Shiva Stuti
AuthorNarayana Panditacharya
Period13th century
Shiva absorbed in meditation
Shiva absorbed in meditation

Shiva Stuti (Sanskrit:शिवस्तुति; IAST:Śivastutī), is one of the most famous Stutis (poems) composed by Sri Narayana Panditacharya in praise of Lord Shiva written in Prithvi metre.[1] Stuti means eulogy, singing praise, panegyric and to praise the virtues, deeds and nature of God by realising them in our hearts.[2] In this stuti Narayana Panditacharya eulogised the power, beauty, virtues, qualities, and also the five forms of Lord Shiva. The Shiva Stuti consists of 13 verses and is recited daily or on special festivals like Maha Shivaratri by Hindus. Once it so happened that when Sri Narayana Panditacharya went to Rameshwaram Temple, the doors were closed. He prayed Lord Shiva with "Shiva Stuti". The temple doors opened automatically and he had the darshan of Lord Shiva.[1][3][4][5]

About the work

The authorship of the Shiva Stuti is attributed to Narayana Panditacharya, a poet-saint who lived in the 14th century CE. He mentions his name in the last verse of the hymn. It is said in the 13th verse of the Shiva Stuti that whoever chants it with full devotion to Shiva, will have Shiva's grace. Among Hindus worldwide, it is a very popular belief that chanting the Shiva Stuti invokes Shiva's divine intervention in grave problems.[5]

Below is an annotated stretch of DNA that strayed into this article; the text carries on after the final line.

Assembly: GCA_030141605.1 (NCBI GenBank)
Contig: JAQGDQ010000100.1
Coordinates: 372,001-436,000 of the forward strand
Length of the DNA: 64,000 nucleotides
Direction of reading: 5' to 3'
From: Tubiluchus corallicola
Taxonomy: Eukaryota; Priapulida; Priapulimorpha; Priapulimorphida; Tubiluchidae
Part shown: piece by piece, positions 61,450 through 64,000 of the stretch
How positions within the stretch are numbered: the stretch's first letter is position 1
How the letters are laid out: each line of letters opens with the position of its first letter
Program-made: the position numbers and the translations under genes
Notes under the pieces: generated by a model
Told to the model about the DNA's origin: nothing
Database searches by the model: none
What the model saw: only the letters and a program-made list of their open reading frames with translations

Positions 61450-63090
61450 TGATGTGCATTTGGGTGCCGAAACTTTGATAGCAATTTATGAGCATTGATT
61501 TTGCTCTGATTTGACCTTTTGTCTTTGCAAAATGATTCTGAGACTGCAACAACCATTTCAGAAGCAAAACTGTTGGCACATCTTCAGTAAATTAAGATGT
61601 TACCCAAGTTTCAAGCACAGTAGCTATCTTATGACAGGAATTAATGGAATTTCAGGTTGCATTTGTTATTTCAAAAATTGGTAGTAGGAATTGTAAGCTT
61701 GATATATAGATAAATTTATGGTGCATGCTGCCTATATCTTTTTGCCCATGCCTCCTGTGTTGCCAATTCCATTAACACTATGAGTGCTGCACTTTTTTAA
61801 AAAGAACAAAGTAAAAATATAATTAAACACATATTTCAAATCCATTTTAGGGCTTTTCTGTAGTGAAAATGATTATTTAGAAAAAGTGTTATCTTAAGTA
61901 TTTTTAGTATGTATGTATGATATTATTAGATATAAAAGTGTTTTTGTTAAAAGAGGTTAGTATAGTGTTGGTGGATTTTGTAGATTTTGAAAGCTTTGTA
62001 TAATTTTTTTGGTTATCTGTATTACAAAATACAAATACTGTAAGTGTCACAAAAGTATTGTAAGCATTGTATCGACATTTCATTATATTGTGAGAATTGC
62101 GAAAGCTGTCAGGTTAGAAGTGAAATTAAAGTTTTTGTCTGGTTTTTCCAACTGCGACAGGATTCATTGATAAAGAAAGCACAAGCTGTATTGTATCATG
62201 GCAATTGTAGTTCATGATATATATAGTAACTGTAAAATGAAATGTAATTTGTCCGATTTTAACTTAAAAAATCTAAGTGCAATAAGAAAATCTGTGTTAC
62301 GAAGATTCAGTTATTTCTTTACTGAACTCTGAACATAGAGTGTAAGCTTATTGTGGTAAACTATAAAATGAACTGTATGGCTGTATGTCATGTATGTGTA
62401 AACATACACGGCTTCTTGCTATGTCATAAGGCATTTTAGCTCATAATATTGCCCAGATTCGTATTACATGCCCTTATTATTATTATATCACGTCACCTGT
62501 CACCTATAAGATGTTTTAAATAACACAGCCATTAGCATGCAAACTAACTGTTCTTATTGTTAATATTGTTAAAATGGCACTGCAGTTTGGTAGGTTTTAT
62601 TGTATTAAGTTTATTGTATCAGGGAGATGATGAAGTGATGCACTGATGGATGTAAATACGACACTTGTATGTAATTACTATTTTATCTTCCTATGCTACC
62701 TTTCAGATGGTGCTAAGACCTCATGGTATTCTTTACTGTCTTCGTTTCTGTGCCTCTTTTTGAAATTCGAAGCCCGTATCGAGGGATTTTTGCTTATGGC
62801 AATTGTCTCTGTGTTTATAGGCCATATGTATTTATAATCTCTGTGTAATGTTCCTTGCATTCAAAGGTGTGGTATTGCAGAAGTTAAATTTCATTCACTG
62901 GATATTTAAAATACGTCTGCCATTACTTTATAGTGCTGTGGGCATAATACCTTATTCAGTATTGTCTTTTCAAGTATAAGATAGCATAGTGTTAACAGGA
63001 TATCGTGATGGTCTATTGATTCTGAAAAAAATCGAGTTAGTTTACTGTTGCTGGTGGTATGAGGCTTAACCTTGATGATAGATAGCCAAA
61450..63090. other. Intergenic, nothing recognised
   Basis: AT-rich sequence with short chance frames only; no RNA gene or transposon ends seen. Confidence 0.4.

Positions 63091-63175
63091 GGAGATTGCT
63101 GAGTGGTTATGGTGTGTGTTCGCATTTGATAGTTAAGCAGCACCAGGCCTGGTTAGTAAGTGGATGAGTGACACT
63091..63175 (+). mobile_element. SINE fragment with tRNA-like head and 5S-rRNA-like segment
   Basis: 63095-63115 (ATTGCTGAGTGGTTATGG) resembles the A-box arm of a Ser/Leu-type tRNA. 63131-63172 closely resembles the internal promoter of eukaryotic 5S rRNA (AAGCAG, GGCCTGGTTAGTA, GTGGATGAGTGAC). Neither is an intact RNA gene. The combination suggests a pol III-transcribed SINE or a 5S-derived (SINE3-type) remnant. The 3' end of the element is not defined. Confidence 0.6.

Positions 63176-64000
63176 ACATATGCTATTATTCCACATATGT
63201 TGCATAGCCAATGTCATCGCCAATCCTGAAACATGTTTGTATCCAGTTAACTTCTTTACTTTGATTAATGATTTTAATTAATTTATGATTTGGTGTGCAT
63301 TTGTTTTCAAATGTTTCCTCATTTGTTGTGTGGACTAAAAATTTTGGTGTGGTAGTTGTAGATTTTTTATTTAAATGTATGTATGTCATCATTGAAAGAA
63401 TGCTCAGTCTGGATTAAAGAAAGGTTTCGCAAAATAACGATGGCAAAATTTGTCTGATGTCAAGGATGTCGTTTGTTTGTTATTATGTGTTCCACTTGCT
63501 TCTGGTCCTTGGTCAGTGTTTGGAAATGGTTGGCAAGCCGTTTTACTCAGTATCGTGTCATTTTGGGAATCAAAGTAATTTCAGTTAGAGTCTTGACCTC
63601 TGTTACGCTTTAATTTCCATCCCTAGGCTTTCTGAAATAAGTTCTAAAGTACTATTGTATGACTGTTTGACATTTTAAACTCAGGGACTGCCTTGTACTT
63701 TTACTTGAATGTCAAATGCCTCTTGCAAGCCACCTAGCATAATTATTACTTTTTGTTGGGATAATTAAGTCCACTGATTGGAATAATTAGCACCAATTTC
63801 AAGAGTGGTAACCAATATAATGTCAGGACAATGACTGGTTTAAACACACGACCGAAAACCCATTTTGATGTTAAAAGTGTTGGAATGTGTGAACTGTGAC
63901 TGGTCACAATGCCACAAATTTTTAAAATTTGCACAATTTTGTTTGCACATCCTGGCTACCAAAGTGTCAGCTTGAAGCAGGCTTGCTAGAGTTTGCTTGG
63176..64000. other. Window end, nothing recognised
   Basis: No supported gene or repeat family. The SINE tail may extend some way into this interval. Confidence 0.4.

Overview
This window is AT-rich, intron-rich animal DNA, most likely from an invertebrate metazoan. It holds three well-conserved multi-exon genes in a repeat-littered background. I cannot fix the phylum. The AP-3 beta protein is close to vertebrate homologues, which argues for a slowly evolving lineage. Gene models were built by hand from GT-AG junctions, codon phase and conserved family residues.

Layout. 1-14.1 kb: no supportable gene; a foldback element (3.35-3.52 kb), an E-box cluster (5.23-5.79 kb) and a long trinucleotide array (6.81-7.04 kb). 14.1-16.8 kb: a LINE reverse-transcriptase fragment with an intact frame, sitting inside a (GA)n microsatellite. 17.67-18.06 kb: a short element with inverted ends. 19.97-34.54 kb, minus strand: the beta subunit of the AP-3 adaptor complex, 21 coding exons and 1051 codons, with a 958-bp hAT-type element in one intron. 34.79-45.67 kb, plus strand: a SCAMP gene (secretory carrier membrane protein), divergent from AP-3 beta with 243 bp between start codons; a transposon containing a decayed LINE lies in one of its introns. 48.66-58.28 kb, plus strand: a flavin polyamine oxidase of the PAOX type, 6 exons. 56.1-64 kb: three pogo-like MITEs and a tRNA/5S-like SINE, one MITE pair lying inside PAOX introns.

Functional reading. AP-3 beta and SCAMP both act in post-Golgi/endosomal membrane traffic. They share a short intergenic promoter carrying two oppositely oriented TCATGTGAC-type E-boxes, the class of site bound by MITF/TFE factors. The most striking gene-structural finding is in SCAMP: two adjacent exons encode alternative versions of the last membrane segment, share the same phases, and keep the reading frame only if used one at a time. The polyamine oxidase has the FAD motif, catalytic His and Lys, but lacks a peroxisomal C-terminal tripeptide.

Narayana Panditacharya (1290–1370) was a Hindu poet-saint, reformer and philosopher. A composer of several popular works, he is best known for being the author of the epic Sri Madhva Vijaya, a biographical work of the great Dvaita philosopher Sri Madhvacharya in the Sanskrit language. [3]


There are 13 verses in Shiva Stuti. The Stuti detail in the order of his knowledge, devotion to Shiva. As with the case of devotional literature. The language of Stuti is in the Sanskrit and is composed in Prithvi metre.[4][1]


See also


  1. ^ a b c Sharma 2000, p. 221.
  2. ^ Arapura 2012, p. 37.
  3. ^ a b Glasenapp 1992, p. 228.
  4. ^ a b Sivaramamurti 1976, p. 84.
  5. ^ a b Emeneau 1967, p. 89.
  6. ^ Sharma 2000, p. 500.